The Ajanta Caves are approximately 30 rock-cut Buddhist cave monuments which date from the 2nd century BCE to about 480 CE in Aurangabad district of Maharashtra state of India. The caves include paintings and rock-cut sculptures described as among the finest surviving examples of ancient Indian art, particularly expressive paintings that present emotions through gesture, pose and form.
They are universally regarded as masterpieces of Buddhist religious art. The caves were built in two phases, the first starting around the 2nd century BCE and the second occurring from 400–650 CE, according to older accounts, or in a brief period of 460–480 CE according to later scholarship. The site is a protected monument in the care of the Archaeological Survey of India, and since 1983, the Ajanta Caves have been a UNESCO World Heritage Site.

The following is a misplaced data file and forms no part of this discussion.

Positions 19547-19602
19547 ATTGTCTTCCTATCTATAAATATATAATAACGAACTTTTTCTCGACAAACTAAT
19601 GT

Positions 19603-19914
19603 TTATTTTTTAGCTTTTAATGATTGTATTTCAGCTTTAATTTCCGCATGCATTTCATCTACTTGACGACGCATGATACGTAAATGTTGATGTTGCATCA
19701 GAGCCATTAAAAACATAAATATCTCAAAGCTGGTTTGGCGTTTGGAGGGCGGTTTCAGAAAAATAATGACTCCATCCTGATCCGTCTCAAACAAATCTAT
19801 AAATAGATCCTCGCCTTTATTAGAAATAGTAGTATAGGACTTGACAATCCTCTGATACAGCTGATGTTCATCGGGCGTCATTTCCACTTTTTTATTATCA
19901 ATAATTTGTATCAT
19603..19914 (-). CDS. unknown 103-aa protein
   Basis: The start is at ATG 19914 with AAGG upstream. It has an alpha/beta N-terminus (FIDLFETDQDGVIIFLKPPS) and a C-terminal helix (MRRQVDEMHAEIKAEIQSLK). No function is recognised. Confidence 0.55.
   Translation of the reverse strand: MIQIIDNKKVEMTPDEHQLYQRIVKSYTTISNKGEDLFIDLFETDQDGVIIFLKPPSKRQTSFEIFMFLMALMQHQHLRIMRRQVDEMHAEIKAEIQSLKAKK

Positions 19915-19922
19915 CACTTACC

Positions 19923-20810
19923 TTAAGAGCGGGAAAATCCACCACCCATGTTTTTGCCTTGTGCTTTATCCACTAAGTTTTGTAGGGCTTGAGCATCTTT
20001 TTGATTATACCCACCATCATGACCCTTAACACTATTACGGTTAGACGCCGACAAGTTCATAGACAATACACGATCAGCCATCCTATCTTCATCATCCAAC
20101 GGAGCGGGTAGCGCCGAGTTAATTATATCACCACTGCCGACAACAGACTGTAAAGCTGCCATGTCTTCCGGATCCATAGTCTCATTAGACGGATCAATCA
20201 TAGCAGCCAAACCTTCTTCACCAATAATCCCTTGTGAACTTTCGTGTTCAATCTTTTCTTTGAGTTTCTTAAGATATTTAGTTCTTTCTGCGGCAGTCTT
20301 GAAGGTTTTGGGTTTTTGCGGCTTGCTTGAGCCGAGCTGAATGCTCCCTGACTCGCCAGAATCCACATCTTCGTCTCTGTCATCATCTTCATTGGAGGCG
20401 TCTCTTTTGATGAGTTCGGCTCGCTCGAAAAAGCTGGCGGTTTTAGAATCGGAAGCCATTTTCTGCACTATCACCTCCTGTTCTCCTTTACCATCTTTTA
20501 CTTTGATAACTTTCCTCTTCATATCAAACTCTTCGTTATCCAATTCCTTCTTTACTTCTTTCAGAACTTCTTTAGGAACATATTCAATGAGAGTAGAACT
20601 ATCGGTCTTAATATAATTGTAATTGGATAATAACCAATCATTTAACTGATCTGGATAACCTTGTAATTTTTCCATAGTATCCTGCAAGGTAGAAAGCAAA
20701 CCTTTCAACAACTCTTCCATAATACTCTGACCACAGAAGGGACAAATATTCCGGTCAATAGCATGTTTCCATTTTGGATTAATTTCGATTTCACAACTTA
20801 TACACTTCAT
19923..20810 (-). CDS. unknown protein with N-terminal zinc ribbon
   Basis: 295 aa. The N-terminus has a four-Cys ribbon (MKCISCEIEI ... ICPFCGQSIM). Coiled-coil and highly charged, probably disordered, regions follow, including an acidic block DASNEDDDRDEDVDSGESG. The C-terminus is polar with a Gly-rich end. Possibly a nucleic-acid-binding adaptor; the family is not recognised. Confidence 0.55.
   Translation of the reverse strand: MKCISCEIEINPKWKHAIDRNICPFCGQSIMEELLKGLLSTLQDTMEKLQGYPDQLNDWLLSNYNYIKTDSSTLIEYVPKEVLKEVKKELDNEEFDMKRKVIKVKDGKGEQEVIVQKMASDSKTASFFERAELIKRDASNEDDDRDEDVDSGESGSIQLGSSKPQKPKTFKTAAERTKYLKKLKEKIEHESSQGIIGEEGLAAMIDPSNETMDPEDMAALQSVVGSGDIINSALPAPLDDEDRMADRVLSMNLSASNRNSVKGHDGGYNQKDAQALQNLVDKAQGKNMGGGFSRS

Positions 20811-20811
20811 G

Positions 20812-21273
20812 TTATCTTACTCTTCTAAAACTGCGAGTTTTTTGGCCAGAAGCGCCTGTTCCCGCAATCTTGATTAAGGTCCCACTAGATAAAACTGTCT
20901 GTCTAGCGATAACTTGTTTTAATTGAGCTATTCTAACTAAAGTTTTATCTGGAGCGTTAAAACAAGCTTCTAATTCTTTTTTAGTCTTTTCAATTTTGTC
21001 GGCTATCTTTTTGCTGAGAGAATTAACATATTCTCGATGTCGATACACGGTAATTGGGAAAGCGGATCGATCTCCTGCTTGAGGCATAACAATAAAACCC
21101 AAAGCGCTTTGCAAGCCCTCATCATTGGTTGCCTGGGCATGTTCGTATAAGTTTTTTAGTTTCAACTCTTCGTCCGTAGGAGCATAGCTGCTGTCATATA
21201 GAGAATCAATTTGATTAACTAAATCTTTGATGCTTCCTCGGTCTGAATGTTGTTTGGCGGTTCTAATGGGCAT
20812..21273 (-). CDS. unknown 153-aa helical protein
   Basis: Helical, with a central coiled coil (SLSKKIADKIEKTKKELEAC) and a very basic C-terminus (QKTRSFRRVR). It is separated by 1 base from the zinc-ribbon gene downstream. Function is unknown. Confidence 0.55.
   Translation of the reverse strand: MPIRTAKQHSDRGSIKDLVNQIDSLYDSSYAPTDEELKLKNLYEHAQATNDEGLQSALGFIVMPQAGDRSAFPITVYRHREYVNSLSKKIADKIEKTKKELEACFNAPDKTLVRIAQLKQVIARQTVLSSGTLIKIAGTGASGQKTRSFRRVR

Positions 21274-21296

The Ajanta Caves constitute ancient monasteries and worship-halls of different Buddhist traditions carved into a 75-metre wall of rock. The caves also present paintings depicting the past lives and rebirths of the Buddha, pictorial tales from Aryasura's Jatakamala, and rock-cut sculptures of Buddhist deities.